A good cup of coffee.

Coffee, to me, is more than coffee. It’s one of life’s indispensable pleasures. I love the aroma, the taste, the buzz of the caffeine, but most of all I love the way it marks the moment and creates a small oasis in the day. A time to catch my breath – and catch up on email or the NYT.

Often it’s associated with good company, good conversation and inspiring ideas. And then there’s the setting: usually the quirky, bohemian ambience of a familiar little café filled with people reading, drinking, talking, immersed in their wifi worlds. There’s art on the wall. Music in the air. And a clutter of bulletin boards and posters announcing services of all kinds, upcoming concerts, new babies, lost pets, the local news. Life. We can learn a lot about community — better yet, we can participate in it — by frequenting these small, lively “third places.”

One of the ways I immerse myself in an unfamiliar community is to get up early and go in search of coffee. In this age of global homogenization, the coffee house is still defiantly individual and local and delightful. I agree that social media is a powerful window into community, but a Twitter feed will never substitute for the human touch.

Home and family.

Getting up early, going out to my back yard and picking an orange off the tree for breakfast.

When I think of home, I think of my garden, my husband, my cat and dog.

Standing on the balcony of my house, I can just see the Santa Monica Pier with its ferris wheel – the size of a Cheerio.

Having a granddaughter who makes me see everything all over again – as if for the first time.

Living with our cat Lincoln and our dog Chloe, who happen to be the same color and love each other like brother and sister.

Having an ex-fighter pilot, Harvard Business School grad, retired high tech company CFO for a husband – because he knows how to calm me down, challenge my thinking while encouraging me to take risks. (Heli skiing in New Zealand, being one.)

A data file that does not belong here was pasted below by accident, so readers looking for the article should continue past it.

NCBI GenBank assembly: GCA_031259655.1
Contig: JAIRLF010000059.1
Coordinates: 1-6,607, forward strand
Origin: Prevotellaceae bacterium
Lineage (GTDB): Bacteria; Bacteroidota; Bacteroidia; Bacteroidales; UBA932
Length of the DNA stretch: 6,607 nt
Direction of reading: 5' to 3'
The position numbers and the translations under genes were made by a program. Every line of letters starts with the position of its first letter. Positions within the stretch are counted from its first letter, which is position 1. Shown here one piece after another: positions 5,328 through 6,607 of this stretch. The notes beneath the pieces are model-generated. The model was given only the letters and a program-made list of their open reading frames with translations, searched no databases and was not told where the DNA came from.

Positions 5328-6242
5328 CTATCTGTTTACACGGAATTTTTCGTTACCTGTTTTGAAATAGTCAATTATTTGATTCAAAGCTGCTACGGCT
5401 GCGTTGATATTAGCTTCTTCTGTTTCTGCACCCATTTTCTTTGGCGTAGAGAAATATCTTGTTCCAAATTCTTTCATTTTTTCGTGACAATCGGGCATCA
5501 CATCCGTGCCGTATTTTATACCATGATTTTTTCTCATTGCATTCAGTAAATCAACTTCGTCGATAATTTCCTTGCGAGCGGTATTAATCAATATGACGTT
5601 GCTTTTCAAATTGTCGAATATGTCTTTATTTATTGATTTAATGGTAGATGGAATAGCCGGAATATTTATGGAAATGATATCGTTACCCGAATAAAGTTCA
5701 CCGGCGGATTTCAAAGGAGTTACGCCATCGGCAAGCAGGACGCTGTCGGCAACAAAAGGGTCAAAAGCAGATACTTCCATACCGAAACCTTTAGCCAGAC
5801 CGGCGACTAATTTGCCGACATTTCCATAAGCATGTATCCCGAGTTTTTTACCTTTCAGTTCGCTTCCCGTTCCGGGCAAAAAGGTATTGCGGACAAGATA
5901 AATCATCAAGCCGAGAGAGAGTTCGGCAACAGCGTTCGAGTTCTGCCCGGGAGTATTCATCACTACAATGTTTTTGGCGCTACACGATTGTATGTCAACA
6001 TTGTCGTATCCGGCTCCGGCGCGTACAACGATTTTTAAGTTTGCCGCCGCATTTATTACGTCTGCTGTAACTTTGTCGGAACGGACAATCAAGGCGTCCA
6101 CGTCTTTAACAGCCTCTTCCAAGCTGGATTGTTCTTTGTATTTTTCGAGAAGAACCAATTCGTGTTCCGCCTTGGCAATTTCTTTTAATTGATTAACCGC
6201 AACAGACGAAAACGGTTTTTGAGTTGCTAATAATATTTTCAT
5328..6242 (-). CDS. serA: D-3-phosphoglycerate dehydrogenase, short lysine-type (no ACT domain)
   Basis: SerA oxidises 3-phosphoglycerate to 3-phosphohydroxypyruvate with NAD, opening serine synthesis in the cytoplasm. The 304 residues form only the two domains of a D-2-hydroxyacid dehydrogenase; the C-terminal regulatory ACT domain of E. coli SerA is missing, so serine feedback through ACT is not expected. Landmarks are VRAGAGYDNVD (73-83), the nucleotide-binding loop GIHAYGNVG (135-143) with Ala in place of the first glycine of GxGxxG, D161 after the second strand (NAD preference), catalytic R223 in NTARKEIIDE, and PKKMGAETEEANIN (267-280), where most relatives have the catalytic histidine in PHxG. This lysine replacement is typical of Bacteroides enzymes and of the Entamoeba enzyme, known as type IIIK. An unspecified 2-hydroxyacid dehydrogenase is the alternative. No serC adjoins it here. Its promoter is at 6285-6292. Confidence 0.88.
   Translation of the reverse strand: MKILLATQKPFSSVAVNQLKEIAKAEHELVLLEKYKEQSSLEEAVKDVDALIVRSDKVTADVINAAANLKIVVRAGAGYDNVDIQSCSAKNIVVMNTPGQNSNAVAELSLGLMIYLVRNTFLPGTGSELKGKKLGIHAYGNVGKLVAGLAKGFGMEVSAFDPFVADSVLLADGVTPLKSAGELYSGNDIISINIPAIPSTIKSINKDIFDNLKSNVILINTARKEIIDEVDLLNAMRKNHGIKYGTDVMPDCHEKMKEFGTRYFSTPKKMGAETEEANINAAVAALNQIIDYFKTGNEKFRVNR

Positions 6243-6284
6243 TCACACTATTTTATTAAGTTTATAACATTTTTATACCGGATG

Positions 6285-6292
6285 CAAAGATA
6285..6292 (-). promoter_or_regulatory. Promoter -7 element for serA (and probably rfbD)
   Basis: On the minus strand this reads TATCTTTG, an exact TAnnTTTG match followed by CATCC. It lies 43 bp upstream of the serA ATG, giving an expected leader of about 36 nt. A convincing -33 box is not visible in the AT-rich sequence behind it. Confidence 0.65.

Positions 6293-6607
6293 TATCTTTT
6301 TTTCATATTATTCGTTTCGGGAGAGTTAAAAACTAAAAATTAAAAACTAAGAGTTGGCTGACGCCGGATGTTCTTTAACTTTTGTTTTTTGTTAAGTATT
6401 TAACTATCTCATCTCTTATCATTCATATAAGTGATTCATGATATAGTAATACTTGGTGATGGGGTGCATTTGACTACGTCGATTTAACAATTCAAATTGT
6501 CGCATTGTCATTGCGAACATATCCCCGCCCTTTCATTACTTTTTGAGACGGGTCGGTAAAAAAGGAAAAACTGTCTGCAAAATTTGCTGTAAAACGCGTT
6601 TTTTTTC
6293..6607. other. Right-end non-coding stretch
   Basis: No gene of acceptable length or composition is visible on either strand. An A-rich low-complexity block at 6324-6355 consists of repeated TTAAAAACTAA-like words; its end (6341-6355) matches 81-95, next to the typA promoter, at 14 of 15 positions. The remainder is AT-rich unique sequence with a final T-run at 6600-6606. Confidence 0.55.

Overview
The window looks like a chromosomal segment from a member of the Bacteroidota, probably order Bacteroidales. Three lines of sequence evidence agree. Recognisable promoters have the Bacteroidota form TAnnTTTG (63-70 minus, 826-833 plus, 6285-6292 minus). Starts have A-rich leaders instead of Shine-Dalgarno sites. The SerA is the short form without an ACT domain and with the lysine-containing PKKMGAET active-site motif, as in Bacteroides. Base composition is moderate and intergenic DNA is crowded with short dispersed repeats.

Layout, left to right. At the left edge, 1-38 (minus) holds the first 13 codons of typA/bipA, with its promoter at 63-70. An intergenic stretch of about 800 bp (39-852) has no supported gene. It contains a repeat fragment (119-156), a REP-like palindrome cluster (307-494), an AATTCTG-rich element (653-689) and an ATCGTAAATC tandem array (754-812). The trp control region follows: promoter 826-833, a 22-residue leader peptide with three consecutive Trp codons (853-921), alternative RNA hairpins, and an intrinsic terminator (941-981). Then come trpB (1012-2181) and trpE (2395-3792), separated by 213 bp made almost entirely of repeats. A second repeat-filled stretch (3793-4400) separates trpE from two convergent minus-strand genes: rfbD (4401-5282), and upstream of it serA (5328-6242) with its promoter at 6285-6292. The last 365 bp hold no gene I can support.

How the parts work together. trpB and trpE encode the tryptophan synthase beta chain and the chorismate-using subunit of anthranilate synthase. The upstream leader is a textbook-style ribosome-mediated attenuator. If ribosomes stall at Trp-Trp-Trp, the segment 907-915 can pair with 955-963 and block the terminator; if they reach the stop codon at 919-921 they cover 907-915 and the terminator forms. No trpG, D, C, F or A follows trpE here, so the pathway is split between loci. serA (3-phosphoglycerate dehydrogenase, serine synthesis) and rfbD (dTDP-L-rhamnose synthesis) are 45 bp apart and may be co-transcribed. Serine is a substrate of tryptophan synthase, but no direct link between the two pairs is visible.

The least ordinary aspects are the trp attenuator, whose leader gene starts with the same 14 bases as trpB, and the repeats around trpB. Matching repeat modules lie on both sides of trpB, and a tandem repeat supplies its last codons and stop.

Having had the incredible good fortune to grow up on one of the country’s great streets – Prospect Boulevard in Pasadena – with its architectural diversity, its magnificent camphor trees and its connection to a wonderful town. It’s had a profound influence on my thinking about the value and meaning of community. Of course, I had no idea, while growing up, that it was anything special. It was just home. And I want everyone to have this strong sense of place growing up.

Realizing that home resides in the people you love. That it’s not a place, it’s an idea.

Favorite books.

These I recommend:
House as a Mirror of Self by Clare Cooper Marcus
A Whole New Mind by Dan Pink
To Kill a Mockingbird by Harper Lee
A Pattern Language by Christopher Alexander
The Wild Braid by Stanley Kunitz
Thoughtless Acts by Jane Suri

Biking.

Another way I get to know a place, especially if it’s a city, is by jumping on a bike and pedaling around town. It’s like walking but quicker. I can cover more territory. Often, when I visit a city for work, I rent a bike and take some time, usually early in the morning, to ride around the neighborhoods. I’ve done this with friends of mine right here in LA. And even though I’ve lived here for decades, I’ve found that there are interesting parts of the city – cities within the city – that are invisible to the rest of the world cruising by in cars. As someone once said, if you’re looking at the world from inside a car, it’s still television. Fringe benefit: I burn some calories.

My electric Mini Cooper.

Not long ago, I entered a contest hoping to be among those selected to field test the new electric Mini Cooper – or Mini E, as it’s known. And I won! This entitled me to drive one of the new Mini E test cars, take scrupulous notes – and pay $923 a month for the privilege. (Must be their way of making sure we were really serious about participating.)

What I didn’t expect was how the Mini E Facebook page would introduce me to a whole new community of people – diverse in every way but united in their love of the Mini and their unflagging pioneering spirit. We all share the same feeling that we’re part of something useful and even important. And though we have our occasional malfunctions and minor setbacks, we realize it’s part of the process. As one driver commented, after a recent breakdown, “Gratification deferred. Pioneer spirit unscathed.” Indeed. It seems to me we could use a little more of this positive, resilient, forgiving, can-do spirit in all aspects of our lives.